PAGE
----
There have always been bad actors in professional sports, and it’s not just OJ’s stints on the Naked Gun movies. Its all about athletes who make the news for all the wrong reasons. Crime, abuse, drugs – you name it, it happens. Then, Ray Rice happened. And everything changed.
Before that fateful altercation, any time a player was accused of “getting into trouble,” the NFL or the team involved would issue the same blanket PR missive. They hoped to gain a foothold on the national conversation before ESPN put them on blast. Things are different now. Teams are scared to wait before making a Real Statement, so they are falling all over themselves to rush to judgment.
Take, for example, the recent story of Brandon Ivory, a standout defensive line prospect who is currently facing charges of burglary in Alabama. Most folks don’t even know any of the facts of the case yet, but the Houston Texans already cut the undrafted rookie free agent before they could be found guilty by association.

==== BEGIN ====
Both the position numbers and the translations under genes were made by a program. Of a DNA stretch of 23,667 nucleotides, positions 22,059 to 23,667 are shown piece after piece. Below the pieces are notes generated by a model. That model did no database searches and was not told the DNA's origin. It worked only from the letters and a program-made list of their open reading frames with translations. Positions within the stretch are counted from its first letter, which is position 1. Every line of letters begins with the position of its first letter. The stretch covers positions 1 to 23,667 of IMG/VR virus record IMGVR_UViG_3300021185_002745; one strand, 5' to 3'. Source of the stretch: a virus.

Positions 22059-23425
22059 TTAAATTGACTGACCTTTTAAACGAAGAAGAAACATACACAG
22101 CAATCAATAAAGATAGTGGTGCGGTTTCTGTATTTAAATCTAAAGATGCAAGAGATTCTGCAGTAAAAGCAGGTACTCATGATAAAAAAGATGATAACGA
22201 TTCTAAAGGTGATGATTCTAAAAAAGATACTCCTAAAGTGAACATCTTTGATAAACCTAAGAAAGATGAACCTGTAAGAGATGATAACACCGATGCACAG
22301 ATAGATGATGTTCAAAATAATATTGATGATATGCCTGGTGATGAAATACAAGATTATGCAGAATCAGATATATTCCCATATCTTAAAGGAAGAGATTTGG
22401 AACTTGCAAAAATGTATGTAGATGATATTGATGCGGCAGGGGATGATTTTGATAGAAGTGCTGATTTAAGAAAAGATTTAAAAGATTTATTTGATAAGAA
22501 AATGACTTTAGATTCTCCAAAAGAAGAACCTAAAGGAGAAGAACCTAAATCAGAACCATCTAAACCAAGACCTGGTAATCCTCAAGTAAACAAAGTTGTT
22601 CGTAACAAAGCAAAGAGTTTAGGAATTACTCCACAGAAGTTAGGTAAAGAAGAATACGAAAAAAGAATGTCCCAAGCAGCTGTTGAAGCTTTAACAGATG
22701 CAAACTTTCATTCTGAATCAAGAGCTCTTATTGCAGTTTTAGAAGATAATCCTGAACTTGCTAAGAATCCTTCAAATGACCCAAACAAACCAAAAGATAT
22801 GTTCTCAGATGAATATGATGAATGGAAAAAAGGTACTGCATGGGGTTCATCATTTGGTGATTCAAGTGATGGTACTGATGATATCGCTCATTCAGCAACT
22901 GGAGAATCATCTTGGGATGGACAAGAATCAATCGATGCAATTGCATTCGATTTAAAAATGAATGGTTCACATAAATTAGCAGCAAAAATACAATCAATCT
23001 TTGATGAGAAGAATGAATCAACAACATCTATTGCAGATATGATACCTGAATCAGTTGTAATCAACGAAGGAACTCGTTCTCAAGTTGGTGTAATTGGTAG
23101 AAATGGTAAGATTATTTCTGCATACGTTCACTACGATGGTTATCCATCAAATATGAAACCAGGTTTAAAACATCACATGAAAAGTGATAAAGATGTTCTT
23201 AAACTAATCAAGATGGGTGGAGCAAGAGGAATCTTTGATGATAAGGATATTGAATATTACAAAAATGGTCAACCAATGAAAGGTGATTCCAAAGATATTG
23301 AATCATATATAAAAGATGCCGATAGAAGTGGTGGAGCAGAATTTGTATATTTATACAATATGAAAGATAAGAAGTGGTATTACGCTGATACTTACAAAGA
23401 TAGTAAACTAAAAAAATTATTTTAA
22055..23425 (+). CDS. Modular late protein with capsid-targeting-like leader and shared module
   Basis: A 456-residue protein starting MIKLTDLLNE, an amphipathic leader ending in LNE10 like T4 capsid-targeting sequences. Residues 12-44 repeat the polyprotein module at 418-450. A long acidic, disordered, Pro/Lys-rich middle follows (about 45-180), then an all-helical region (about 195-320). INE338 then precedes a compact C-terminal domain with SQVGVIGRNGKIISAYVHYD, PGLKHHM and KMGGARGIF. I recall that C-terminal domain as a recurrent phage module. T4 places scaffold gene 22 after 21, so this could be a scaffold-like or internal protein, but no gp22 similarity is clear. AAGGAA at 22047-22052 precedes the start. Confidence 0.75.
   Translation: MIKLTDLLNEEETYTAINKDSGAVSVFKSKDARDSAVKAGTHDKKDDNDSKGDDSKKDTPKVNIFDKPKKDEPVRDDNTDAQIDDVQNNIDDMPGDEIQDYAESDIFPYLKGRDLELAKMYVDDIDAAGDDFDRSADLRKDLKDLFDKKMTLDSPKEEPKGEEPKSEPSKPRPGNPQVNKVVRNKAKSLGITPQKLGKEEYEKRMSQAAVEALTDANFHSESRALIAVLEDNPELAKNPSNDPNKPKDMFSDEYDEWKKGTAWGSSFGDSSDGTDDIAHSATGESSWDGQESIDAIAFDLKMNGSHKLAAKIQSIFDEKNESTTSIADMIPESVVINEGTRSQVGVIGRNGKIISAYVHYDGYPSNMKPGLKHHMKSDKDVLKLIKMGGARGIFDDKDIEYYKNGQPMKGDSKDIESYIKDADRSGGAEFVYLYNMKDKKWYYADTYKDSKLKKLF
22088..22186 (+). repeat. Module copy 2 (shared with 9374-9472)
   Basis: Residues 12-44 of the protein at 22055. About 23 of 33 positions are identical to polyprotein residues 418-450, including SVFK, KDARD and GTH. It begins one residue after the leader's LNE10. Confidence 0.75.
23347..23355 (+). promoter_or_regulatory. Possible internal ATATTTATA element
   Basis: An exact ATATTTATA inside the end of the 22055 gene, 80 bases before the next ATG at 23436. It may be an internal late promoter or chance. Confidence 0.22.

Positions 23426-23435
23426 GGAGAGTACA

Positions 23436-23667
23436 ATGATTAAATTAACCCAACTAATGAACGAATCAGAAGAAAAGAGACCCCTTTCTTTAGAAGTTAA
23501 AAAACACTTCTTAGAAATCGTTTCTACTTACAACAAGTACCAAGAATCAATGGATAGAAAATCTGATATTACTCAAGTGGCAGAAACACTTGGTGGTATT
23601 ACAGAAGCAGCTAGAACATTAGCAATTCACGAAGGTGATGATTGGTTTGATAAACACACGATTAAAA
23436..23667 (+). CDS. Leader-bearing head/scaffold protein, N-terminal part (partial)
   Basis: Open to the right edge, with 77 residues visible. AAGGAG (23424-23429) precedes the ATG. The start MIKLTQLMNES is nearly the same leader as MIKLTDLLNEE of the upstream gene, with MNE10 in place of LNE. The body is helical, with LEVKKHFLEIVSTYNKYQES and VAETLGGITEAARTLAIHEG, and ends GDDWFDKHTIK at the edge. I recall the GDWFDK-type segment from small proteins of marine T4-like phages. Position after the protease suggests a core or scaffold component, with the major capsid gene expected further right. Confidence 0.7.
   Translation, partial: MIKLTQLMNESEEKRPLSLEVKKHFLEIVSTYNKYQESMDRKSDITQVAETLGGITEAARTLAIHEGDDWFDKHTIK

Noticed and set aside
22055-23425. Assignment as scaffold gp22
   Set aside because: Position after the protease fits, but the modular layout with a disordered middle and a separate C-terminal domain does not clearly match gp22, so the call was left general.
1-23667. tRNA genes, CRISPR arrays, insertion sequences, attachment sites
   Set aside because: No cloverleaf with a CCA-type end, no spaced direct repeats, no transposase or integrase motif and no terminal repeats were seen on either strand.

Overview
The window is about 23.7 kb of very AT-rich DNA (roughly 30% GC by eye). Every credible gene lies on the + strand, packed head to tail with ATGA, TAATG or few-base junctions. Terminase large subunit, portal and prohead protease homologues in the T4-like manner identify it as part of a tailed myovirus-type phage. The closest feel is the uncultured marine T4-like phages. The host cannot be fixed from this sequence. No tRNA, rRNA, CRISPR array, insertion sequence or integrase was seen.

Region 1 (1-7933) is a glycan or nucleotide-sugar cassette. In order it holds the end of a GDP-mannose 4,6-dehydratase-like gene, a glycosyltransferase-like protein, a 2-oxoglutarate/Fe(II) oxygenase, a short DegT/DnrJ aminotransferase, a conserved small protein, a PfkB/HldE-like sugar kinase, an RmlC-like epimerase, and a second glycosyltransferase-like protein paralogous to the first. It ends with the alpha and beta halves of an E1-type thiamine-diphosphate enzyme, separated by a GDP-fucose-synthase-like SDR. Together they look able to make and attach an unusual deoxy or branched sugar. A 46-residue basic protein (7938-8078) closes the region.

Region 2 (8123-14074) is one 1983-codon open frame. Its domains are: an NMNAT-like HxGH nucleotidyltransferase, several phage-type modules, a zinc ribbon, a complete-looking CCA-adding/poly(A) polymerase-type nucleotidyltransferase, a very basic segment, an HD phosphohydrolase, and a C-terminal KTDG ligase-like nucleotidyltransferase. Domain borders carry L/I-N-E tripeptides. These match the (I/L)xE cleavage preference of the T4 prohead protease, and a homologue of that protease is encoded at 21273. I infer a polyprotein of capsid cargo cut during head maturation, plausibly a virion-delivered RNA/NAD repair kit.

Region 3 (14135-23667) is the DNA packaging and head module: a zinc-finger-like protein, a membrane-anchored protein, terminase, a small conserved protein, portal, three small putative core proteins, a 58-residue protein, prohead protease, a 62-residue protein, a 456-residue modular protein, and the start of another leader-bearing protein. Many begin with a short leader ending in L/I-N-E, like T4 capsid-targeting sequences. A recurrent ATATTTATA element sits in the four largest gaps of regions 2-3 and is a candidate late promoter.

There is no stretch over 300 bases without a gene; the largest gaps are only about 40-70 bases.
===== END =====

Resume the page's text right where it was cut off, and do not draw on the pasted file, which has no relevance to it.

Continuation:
Would things have been different if Ivory was a blue chip player with potential to immediately start? Probably, but his is still a cautionary tale. Top tier professional leagues – and even some top college programs – are under too close a microscope to find themselves tarred and feathered along with offending players.
Both Ivory and his agent claim he is innocent and, more to the point, legally, he is innocent until proven guilty in court. The Texans don’t care. They just don’t want to end up on Sports Center for this. And they also don’t want to have to pay a player not to play until the trial is decided. That could stretch on, which would mean endless weeks of questions from media involving commentary on TV and radio from sports talkers wondering “just how long” Houston will continue to pay a player not to play. Fans just love that, of course.
Just how much will this new dynamic change the Way Things Are in the NFL? Well, for top tier players, probably not much. Teams will invest in paying them not to play unless what they have done is so horrendous not even dedicated sports fans will tolerate it. But for everyone else, there’s no more room for error. The one-strike rule is in effect.